Spoliation of works of art during the Holocaust and World War II period
This page concerns research into the provenance of items in the Government Art Collection or in the possession of the Foreign Office, for the period 1933-45, for evidence of looted or spoliated works of art.
The majority of items in the Government Art Collection are British works acquired in Britain, and we consider it unlikely that these were looted during the Nazi period. The GAC routinely undertakes research to identify and fill gaps in the provenance of works in Collection.
In 1999-2000 the GAC, in conjunction with the Foreign Office (FCO), carried out an audit of works of art in possession of HM Government in 66 British diplomatic posts overseas. The posts selected had been either in Axis countries or countries under German occupation; also posts in countries neutral during World War II in Europe and North Africa, through which looted art is known to have passed. As a result of this audit, the GAC found no evidence to link any of the works at posts with works looted during the Nazi/World War II period.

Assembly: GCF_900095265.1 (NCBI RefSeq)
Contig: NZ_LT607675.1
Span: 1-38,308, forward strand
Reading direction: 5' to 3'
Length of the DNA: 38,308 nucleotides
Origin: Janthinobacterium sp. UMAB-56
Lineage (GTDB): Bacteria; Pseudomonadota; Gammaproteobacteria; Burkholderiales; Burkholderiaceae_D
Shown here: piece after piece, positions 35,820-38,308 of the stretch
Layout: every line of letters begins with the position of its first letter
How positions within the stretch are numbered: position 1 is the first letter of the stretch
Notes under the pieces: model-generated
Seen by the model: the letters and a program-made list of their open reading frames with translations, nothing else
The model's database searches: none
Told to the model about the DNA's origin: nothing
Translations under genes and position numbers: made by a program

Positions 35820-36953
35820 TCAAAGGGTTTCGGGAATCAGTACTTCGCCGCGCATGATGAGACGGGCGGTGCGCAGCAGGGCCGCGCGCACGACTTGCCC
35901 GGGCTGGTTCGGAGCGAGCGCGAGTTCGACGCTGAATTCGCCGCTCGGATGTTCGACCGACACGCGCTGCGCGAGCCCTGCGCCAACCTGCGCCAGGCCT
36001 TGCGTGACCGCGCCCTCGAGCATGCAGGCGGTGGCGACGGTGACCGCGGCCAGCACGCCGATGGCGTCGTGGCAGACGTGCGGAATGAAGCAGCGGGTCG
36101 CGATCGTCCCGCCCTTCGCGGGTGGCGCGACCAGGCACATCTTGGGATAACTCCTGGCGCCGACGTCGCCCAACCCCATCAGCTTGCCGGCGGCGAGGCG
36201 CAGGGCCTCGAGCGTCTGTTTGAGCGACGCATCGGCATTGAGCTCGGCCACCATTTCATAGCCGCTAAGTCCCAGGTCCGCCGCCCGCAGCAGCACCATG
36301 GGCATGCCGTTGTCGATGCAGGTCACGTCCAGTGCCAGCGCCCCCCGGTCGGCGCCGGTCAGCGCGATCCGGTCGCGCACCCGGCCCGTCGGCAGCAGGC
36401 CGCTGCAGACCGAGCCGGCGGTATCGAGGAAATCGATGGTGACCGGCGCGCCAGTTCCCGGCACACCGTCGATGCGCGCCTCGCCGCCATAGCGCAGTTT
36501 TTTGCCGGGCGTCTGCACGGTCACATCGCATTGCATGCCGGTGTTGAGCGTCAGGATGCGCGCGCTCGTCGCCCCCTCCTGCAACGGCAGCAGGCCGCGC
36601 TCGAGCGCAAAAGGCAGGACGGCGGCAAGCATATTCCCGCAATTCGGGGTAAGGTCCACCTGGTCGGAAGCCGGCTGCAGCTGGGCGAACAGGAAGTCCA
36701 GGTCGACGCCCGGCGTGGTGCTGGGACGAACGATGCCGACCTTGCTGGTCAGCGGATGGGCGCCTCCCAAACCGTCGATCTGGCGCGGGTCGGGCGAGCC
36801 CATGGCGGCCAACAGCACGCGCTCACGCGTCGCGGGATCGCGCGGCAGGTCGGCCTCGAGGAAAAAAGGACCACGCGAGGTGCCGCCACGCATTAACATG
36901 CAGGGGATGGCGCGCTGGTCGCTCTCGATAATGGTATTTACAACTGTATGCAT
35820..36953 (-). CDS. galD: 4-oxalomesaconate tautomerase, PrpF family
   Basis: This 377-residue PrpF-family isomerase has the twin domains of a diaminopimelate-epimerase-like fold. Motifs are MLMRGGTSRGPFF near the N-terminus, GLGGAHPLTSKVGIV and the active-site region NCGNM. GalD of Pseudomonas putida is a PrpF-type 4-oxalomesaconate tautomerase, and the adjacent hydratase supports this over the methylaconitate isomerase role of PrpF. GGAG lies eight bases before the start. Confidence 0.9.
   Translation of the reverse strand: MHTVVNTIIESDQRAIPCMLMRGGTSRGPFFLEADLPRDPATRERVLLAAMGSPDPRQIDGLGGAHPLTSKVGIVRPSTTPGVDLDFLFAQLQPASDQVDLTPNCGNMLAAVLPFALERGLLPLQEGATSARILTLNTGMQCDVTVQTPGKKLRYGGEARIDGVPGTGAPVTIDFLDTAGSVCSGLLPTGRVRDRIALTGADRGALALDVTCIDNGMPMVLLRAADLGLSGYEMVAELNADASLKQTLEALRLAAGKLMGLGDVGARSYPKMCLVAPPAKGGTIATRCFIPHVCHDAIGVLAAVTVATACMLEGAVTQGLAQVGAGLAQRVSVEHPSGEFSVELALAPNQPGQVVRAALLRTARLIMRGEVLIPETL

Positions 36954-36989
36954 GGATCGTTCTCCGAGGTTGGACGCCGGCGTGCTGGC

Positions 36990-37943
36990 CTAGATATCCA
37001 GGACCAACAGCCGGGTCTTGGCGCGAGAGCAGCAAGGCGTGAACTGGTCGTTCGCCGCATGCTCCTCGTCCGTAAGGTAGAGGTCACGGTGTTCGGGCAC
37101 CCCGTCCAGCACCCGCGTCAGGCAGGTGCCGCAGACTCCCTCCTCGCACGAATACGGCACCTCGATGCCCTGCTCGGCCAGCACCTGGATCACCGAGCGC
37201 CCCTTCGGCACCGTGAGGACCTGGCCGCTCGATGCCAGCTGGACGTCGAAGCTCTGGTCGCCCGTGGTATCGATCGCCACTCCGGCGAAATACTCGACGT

The GAC also carried out an examination of FCO files relating to the relevant posts at that period, but found no documentation or other evidence to suggest that any of these works at posts were looted during the period 1933-45.
The posts with whom the GAC and the FCO have been in correspondence have likewise confirmed that they have found no such references or evidence in their records at their posts.
For further information see the Spoliation page on the National Museum Directors Council website.